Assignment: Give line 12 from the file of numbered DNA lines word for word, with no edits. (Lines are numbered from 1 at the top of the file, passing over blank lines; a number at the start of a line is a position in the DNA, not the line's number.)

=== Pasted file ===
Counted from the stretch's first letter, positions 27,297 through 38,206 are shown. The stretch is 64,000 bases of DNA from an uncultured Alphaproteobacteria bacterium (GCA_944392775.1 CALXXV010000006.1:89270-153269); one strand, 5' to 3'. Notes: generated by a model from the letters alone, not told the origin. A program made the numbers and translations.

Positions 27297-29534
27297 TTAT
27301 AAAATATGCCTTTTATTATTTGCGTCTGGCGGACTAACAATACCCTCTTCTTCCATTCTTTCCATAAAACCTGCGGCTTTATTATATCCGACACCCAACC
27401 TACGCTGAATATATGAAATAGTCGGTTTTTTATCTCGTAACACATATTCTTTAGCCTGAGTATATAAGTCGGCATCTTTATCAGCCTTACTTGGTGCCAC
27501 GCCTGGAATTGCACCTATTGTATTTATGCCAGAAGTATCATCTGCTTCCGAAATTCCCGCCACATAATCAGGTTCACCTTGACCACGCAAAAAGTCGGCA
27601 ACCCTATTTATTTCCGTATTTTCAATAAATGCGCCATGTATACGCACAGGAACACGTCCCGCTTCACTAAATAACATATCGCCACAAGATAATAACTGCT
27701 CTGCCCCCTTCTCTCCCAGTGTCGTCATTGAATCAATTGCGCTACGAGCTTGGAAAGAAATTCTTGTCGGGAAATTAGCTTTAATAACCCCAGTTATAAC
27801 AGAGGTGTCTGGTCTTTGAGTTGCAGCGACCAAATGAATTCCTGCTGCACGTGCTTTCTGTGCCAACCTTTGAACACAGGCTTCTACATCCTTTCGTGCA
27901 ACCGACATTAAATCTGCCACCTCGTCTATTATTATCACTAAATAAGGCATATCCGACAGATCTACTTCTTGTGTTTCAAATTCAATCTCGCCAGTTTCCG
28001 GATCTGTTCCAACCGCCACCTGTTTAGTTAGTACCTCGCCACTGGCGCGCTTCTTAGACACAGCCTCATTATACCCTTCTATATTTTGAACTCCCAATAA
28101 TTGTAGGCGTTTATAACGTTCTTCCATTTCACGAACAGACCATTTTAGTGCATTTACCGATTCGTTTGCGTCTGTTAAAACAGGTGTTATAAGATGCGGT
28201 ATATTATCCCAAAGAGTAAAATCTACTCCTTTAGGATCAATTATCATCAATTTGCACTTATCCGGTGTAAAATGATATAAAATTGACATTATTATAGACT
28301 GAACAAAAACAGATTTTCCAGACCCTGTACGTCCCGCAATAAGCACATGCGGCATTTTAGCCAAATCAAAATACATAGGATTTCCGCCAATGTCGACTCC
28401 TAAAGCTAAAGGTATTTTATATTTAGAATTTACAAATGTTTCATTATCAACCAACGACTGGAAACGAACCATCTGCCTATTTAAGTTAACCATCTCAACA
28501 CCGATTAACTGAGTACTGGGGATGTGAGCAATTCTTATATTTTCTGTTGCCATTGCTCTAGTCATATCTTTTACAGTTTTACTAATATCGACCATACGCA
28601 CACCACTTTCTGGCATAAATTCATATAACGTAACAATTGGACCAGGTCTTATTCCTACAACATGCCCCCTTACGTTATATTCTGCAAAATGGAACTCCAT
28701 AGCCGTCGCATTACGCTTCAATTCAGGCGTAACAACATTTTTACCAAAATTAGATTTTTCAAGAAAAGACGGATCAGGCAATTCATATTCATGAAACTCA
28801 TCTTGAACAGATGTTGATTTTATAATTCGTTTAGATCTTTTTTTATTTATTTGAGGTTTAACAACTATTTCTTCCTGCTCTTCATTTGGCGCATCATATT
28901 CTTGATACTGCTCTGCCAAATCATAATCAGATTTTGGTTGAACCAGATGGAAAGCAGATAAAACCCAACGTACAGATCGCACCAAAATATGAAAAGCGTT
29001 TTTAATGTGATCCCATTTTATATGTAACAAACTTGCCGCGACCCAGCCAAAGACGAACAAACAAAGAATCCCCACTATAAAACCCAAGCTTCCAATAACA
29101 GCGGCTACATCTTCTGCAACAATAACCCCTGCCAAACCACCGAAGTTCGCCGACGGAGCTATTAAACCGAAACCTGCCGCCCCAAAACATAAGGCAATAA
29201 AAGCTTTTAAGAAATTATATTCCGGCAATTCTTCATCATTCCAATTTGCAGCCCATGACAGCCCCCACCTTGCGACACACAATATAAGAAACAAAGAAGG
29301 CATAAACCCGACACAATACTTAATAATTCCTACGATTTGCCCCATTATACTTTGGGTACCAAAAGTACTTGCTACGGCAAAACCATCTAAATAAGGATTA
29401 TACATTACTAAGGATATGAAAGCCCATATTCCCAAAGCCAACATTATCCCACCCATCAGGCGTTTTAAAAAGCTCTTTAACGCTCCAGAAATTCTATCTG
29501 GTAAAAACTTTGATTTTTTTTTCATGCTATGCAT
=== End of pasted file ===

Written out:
28101 TTGTAGGCGTTTATAACGTTCTTCCATTTCACGAACAGACCATTTTAGTGCATTTACCGATTCGTTTGCGTCTGTTAAAACAGGTGTTATAAGATGCGGT